In a traditional design of signal box windows extended in a continuous run along the front of the box. Here the architect has included a full height section of wall on the front façade.
Clearly it wasn't necessary always to have the stove on the go at Great Ponton box. On this sunny day the door and windows are open and, in the event of a few minutes' lull in the traffic, there's a comfy chair out on the landing to catch the afternoon sun.  Perhaps with a few more years' growth the row of young trees seen behind the steps will inhibit the sunbathing!
Photograph from the Great Northern Railway Society (GNRS) collection, sourced by Graham Cloxton.

Many of a signalman's duties involved observing what was going on outside the box.  Hence their large windows which, necessarily, needed to be cleaned regularly and in all weathers.  For window cleaning most traditional signal boxes have narrow, overhanging, poorly protected balconies round the sides and front.  You were at least 3 metres above track level, often more.  At Great Ponton the front windows had horizontally sliding central panes, so they were very easy to clean from inside.

Having cleaned windows from the outside I would say that the men undoubtedly found this preferable. The little cleaning balconies on older boxes were a death-trap even when they were in good order. You had to hang on with one hand and try to do everything else with the other hand.  If you slipped you were off.  If the wooden boards were in bad order they could give way in use.  (Andy Overton)  

There were a few similar signal boxes elsewhere, for example at Conington North in Huntingdonshire (also opened in summer 1942).  The design was used as a pattern for new boxes built post-war by British Railways (Eastern Region), the LNER's successor.  They were similar in style but without the ARP specifications (so they had a less substantial roof and a brick, rather than concrete, central column).  An example was at Crowle, Lincs. (1955).  There were larger versions in a similar style at Doncaster, commissioned in 1949 Doncaster North and Doncaster South and Doncaster South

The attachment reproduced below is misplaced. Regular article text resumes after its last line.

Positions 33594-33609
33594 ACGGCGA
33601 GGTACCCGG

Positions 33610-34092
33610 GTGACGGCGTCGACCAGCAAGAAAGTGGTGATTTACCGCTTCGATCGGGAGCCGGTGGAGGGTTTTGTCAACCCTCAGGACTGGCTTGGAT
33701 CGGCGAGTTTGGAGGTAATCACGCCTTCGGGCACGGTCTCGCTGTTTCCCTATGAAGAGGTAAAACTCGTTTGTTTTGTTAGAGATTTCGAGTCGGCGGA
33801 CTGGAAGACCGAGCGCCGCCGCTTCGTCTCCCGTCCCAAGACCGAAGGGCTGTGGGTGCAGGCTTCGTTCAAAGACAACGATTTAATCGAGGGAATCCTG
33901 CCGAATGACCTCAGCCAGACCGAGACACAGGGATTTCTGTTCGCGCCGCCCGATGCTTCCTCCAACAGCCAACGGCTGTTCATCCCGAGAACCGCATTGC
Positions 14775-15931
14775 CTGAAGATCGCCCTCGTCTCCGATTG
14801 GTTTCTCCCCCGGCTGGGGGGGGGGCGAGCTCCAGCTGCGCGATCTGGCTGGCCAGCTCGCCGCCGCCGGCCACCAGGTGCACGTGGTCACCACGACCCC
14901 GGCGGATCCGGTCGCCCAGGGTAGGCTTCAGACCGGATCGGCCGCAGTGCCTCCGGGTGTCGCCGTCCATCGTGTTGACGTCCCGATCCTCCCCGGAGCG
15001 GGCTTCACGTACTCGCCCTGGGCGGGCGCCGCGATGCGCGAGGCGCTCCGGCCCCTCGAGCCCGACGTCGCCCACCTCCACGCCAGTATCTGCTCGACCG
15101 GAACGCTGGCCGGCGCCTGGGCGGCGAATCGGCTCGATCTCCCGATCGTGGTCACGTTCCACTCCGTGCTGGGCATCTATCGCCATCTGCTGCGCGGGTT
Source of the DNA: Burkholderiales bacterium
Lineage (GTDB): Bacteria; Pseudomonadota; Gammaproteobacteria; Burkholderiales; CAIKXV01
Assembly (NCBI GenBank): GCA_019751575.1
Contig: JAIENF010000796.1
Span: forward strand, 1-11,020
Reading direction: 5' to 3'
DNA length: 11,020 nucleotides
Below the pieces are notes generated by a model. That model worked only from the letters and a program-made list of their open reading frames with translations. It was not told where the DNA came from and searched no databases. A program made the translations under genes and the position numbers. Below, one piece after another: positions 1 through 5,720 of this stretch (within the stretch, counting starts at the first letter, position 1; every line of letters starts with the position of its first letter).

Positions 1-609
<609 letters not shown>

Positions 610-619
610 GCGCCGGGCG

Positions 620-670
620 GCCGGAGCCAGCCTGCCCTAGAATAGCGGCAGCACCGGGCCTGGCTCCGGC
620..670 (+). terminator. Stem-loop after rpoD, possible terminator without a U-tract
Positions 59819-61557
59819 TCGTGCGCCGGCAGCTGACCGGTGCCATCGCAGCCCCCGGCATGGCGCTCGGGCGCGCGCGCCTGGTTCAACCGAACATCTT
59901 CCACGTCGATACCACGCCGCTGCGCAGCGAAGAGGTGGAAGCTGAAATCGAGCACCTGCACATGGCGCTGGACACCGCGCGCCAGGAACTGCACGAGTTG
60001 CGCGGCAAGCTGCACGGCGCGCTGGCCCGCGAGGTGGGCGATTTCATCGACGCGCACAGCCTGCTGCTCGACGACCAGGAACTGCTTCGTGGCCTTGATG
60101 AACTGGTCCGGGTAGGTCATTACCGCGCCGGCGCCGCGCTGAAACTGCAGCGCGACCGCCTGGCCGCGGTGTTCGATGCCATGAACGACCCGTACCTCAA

During the 1920s and 1930s examples of modern railway infrastructure, such as colour light signals, upper quadrant semaphore signal arms and the huge coaling plant at Grantham Loco. (engine shed), had begun to appear in the Lincolnshire landscape. However, Great Ponton's third signal box was the only example of the LNER's modern approach to the architecture of railway buildings to appear in the Tracks through Grantham area.

Great Ponton signal box on Saturday 24th June 1961 with class A3 No. 60111 'Enterprise', based at Grantham shed, passing on the Down Main line.
The curved rear wall is evident (traditional signal boxes are invariably rectangular in plan) and there was a built-in nameboard position at each end of the flat roof.
The cleared area in the foreground is the site of the north end of the Down side station platform.

Working Great Ponton Box

Mick Grummitt and Ray Phillips, having trained as Telegraph Lads, were promoted to their first posts as Signalmen at Great Ponton.

Mick Grummitt was a Signalman at Great Ponton in the early 1960s:

I started on the railway at Great Ponton station as a Lad Porter.  Between 1959 and 1962 I was a Telegraph Lad in large, busy boxes at Grantham and Peterborough.  Ponton was a very compact box compared to the three I had worked in at Grantham (South, Yard and North) and the three at Peterborough (Westwood Junction, Spital Junction and Crescent Junction).   It had no running water and no electricity.  Water was delivered in churns by the daily pick up goods train from Corby Glen.  Cooking was by paraffin stove, and lighting by Tilley lamps (pressurised paraffin lamps which had an incandescent mantle, like a gas lamp).  At least there was a good stove to keep you warm in the winter and a plentiful supply of coal, usually courtesy of drivers and firemen who you got to know.

Inside, behind the concrete front panel, was the desk for the train register with lockers underneath and two lamps hanging on the wall for light.  An unusual feature was that when working the levers in the frame, and the block shelf, you had your back to trains passing.  

Though there was a concrete wall at the front of the box, sighting trains was not a problem.  If a train was stopped on the Down, to speak to the crew you usually went out the door and stood on the top of the steps.  On the Up road, when it was nearly at the inner home signal pull off and hold a red flag out the window near the door.  Most moves were done from that end of the box.